The jokes hit home. How comforting it has been, over these past eight years, to know that the inhabitant of the White House is a man of great decency and extraordinary composure, someone who can be counted upon to weigh his steps and their consequences with care and intelligence. And how terrifying it is to think that, a month from today, the inhabitant of the White House will be a man who acts rashly and impulsively, with a self-assurance borne of ignorance and a braggadocio that expresses itself in an incessant form of self-assertion that pays little heed to its own consequences.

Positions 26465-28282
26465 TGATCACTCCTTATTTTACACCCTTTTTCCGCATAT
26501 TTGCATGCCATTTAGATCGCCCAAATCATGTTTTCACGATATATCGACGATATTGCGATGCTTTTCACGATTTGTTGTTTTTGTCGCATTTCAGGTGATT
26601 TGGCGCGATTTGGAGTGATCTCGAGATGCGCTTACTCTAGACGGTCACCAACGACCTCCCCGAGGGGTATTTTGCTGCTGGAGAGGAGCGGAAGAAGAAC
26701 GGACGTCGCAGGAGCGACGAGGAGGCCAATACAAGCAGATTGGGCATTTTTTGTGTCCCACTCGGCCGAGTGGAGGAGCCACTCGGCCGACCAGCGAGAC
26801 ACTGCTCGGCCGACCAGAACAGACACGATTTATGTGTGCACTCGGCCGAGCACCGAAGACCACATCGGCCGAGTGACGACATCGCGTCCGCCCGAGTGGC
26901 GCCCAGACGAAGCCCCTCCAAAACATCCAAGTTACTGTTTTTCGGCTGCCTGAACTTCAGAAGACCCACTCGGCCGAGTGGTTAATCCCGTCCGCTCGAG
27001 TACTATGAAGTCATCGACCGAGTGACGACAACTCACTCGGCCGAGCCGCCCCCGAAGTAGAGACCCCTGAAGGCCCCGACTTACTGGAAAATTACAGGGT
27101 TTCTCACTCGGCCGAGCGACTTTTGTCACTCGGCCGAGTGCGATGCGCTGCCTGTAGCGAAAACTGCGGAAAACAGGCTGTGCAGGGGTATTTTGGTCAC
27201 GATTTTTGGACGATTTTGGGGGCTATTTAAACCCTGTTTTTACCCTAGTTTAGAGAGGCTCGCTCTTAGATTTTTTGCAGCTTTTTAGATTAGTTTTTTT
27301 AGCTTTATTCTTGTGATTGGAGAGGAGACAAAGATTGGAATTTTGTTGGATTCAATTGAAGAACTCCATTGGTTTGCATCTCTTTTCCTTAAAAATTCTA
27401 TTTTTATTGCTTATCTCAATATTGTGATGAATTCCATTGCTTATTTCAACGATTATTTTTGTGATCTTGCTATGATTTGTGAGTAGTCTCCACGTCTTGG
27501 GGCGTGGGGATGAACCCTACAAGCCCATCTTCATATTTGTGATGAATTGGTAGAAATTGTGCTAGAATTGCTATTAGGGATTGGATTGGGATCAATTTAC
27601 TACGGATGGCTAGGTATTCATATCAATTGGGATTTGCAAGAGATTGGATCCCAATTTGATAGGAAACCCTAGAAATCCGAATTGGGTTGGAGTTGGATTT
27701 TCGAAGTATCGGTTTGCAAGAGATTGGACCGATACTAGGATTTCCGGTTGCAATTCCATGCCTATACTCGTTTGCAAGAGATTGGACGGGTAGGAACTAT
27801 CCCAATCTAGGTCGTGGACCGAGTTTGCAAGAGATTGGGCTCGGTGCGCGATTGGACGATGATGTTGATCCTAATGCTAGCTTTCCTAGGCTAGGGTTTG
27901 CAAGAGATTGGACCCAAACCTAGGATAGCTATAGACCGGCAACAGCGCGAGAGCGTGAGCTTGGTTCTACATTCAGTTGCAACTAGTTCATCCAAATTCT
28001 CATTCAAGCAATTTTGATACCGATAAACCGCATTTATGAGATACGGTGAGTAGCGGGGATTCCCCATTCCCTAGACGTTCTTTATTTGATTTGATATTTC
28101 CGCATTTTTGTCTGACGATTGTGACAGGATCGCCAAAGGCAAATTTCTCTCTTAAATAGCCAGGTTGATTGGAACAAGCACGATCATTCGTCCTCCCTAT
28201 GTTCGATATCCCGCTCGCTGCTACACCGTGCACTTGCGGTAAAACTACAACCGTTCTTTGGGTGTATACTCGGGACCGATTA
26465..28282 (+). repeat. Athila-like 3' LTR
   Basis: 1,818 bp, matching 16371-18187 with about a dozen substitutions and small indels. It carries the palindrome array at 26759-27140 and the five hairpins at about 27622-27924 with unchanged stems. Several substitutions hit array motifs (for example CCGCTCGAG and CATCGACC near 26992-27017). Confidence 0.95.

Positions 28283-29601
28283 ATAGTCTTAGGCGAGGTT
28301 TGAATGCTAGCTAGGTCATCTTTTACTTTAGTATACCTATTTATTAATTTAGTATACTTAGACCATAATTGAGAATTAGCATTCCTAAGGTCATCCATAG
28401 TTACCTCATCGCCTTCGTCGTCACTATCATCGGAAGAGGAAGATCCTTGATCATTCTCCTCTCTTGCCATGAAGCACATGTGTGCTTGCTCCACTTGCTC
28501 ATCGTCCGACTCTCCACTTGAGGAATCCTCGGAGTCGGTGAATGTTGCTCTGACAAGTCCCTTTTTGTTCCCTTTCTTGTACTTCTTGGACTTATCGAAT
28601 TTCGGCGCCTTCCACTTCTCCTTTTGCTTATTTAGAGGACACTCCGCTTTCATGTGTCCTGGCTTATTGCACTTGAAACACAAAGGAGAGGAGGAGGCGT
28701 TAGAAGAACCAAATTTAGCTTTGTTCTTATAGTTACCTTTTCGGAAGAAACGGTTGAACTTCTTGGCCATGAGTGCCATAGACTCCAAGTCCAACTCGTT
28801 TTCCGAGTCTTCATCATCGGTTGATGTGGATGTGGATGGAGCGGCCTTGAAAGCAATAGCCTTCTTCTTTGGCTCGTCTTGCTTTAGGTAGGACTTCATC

As the morning turned into the afternoon, that extra complication, that additional source of tension in the world was, thanks to the black magic to which we have become accustomed over the course of this bleak year, starting to feel normal. I was meeting with potential allies at a foundation, strategizing about how to resist the attacks on liberal democracy that may come our way over the next four years here in the United States. Heartened by a productive conversation, I was feeling a little more optimistic that we Davids may yet find a way to beat Goliath. The feeling of vertigo was dissipating. Then a friend texted me: “Did you see the terrible news coming out of Germany?” she asked.